Infrared photography (when done properly and not in photoshop) uses camera filters or special infrared film to depict a world beyond visible light. The filters or film block light and only allow infrared light into the camera, capturing otherworldly colours. This is only a very basic explanation and I nowhere near understand it but I think that’s why I’m so intrigued. I became quite interested in this concept just because of how unique the photos look, so I decided to try and recreate the look in photoshop to see what the effect would look like applied to photos I like to take.
I have collected some examples of different types of infrared photography. These first three by Italian photographer, Paolo Pettigiani present a beautiful contrast between blue and cyan hues and the light, saturated corals of foliage. I think these are my favourite that I’ve seen just because the colours are so beautiful.
Foliage can also be a deeper blood red colour, or even a bright magenta, like in these two by Zak Van Biljon.
90% of photographer Pierre Louis Ferrer’s photo’s have been shot in infrared and as well as the more traditional red and pink hues, he has also shot a series in France that turns foliage into a bright canary yellow colour.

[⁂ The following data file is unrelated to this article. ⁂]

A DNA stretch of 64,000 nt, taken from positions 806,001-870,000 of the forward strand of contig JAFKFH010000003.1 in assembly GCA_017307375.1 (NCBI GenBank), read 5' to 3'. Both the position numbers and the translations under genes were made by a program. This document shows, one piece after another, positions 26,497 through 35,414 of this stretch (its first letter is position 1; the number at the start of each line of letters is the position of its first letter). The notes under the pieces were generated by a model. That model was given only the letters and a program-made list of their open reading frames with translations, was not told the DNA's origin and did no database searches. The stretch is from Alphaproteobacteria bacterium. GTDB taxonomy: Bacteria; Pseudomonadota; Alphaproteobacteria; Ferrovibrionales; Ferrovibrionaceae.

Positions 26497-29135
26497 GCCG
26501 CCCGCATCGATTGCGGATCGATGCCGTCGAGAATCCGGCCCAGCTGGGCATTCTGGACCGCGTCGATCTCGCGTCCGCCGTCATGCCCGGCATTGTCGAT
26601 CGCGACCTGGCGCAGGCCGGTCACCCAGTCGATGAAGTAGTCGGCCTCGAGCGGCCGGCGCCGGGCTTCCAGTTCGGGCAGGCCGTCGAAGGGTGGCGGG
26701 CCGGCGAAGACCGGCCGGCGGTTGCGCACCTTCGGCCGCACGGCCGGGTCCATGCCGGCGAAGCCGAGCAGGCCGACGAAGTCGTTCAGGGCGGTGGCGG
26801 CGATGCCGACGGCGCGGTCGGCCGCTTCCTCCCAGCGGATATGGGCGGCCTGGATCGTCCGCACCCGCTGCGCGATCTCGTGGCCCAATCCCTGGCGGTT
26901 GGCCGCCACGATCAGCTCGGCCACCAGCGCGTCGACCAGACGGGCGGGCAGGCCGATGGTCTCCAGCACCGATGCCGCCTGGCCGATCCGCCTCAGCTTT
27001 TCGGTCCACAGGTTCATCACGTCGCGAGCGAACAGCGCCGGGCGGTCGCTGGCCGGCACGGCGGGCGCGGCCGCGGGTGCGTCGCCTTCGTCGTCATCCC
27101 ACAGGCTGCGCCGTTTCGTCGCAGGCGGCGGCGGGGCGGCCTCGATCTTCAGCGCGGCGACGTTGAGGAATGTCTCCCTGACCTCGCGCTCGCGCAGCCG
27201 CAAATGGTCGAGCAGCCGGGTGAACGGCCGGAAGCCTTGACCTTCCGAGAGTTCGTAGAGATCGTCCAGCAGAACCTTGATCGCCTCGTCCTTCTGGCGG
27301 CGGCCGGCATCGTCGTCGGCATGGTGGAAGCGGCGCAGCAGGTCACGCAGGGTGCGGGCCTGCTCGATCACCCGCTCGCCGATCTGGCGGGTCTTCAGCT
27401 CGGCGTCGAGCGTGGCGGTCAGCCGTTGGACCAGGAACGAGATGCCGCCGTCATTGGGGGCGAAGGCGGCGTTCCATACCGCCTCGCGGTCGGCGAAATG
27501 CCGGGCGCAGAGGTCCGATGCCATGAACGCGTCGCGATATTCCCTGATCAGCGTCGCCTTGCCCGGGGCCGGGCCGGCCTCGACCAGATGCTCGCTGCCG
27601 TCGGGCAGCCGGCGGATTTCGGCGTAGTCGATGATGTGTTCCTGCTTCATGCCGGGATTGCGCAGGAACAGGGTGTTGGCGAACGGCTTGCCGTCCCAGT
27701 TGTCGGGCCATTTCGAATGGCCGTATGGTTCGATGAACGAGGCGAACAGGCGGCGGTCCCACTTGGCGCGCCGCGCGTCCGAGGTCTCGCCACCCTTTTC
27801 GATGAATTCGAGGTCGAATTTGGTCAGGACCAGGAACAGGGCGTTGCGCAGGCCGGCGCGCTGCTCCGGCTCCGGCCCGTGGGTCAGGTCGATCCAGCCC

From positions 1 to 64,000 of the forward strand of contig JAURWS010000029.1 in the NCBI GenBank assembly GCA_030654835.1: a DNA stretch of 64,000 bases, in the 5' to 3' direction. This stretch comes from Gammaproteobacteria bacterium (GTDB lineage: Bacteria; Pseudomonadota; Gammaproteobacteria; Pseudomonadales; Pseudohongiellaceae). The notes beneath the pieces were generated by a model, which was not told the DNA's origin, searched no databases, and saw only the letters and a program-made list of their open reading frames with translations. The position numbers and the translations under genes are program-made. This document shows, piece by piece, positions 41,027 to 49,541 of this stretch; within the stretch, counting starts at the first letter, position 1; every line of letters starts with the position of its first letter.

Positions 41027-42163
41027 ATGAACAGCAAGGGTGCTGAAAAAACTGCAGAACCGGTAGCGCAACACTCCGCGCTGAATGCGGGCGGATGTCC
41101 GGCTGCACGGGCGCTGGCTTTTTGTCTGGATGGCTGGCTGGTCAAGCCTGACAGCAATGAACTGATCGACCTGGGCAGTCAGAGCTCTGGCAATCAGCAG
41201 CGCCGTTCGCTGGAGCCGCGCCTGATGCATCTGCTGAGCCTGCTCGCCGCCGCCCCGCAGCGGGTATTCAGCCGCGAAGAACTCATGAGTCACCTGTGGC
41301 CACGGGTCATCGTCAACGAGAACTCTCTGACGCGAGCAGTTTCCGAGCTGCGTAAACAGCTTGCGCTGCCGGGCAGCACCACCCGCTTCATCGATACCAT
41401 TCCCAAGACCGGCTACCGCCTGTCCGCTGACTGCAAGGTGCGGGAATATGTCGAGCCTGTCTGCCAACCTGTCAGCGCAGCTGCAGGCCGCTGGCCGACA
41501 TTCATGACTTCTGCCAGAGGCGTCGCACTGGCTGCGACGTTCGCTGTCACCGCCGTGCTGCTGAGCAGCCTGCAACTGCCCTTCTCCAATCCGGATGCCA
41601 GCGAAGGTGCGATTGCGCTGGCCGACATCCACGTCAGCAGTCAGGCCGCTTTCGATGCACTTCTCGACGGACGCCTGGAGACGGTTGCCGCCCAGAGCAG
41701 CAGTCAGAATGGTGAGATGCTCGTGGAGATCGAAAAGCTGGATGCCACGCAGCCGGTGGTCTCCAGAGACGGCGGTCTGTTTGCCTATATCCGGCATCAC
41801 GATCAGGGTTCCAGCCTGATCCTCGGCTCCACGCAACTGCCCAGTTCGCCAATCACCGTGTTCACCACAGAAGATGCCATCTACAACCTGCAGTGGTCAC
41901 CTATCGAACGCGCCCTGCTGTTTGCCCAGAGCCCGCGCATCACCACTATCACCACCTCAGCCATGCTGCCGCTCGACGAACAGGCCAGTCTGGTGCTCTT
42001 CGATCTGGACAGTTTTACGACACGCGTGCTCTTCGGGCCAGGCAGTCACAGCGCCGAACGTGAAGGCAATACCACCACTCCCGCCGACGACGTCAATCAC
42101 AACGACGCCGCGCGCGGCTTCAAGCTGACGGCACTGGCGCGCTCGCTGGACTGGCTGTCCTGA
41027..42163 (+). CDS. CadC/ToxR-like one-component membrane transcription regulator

He has also done a black and white series in which foliage becomes white, giving almost the impression of snow and creating beautifully surreal landscapes.
I decided to try applying the effect to a few photos that I’ve taken (you may even recognise some of them from my other posts). I used this tutorial by SpoonGraphics to help me create the look:
My photos obviously nowhere near match the standard of the examples I showed and unfortunately, I was unable to achieve the deep red colour that I actually wanted to, but I quite like the slightly more muted corals as well. Perhaps if I’d spent more time in Photoshop tweaking it I could have done better but this really was just an experiment. I also think my photos would be more successful if there was more to contrast with the pink foliage, such as a blue sky or a larger expanse of more man-made environment like buildings or roads.
However I do think the technique is extremely interesting and just puts a bit of a unique spin on our perception of reality. I’m going to pick up some infrared film to try it out more authentically, and if I can I’ll try and seek out some sweeping landscapes or shoot on a sunny day for hopefully optimal results.